Value Of FHA Insurance Fund Down, What Does It Mean For Reverse Mortgages?

imageI know that there are plenty of people who wish the Federal Housing Administration would lower the 2% upfront premium for HECMs, but it doesn’t look like it will happen anytime soon.   Yesterday, the Wall Street Journal published an article about how the latest annual audit of FHA shows a steep drop in the capital cushion the US agency holds against losses from mortgage defaults. 

The audit, prepared by Integrated Financial Engineering Inc., estimated the economic value of the FHA’s insurance fund was $12.9 billion as of Sept. 30, down 39% from a year earlier.  According to the WSJ, the drop in economic value of the fund largely reflects estimates of how falling home prices and growing losses on the sale of foreclosed homes will increase claims paid by the FHA.

As of Sept. 30, the estimated value of the fund worked out to 3% of the total loans insured by FHA, down from 6.4% a year ago.  Federal law requires that the value be at least 2%, so if it should run short of money to any claims, US taxpayer funds would be used to make up the difference.


Thomas Lawler, an independent housing economist based in Leesburg, Va., said he sees a risk that losses on FHA loans will be large enough to require Congress to replenish the reserves.  Stephen O’Halloran, an FHA spokesman, said the insurance fund "remains on solid ground."

FHA Cash Cushion Has Fallen by 39%

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  • I always thought that the FHA insurance fund for reverse mortgages were not the same as Regular FHA. seniors pay 2% while FHA purchase charge 1.50% seniors get cheated again same as social security money being used for other purpose’s. Same with counseling fee’s no cost if your purchasing or refiancing a forward mortgage.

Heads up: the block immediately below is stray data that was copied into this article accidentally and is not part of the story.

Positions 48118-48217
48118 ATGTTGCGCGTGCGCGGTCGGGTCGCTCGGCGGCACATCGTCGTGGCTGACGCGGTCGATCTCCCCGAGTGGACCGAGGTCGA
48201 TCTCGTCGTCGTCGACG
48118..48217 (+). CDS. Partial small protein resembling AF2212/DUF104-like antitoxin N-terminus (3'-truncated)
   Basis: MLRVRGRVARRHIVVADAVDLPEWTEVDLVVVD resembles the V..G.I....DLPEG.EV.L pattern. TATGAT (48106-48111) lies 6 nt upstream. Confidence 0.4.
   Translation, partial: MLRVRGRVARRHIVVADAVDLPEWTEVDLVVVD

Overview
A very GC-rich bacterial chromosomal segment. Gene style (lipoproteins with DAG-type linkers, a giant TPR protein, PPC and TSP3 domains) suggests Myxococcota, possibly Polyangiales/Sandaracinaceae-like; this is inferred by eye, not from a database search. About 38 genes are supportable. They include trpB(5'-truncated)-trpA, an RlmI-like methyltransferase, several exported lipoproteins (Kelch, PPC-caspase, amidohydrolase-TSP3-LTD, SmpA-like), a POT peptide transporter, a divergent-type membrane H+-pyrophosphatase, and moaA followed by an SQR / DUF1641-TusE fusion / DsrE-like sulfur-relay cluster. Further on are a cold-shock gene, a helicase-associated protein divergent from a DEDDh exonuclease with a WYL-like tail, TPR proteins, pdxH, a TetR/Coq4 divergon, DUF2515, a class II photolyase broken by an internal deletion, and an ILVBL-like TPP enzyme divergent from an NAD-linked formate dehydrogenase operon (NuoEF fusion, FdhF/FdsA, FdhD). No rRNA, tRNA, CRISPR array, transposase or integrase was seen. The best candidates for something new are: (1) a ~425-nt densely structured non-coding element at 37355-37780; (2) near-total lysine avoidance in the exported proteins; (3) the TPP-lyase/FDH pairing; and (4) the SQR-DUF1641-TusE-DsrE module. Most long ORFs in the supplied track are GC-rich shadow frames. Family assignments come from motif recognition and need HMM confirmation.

• I would only agree that “HECM insured mortgages are in a shaky position” if the amount available to folks was a higher percentage and if there weren’t FHA limits (all of which wouldn’t be prudent).

    I highly doubt that FHA has paid or even anticipates many HECM losses, but that is simply my speculation.

  • most seniors are taking out a monthly income so this way seniors will be able to pay back what they owe. except in cases where Insurance people and investors have talked people into taking all the cash and there is no equity left. Banks should question motives for taking out the cash. Money was you to better their life style.

  • mrreverse,

    I guarantee most seniors with reverse mortgages are not taking monthly income? You comment is crazy. I would guarantee in percentages most are doing the line of credit. In addition to your comment you mention banks should question motives for taking all cash? Is it the banks money or the seniors money? It is not your business or the banks business as to what the senior is doing with there own money. Its there equity they can do whatever they choose so stay out of it.

    FHA is paying out the MIP in areas hard hit by home values. Not enough to justify the 2% they charge in addition to the .5% on the outstanding balance but they are definately paying money out.

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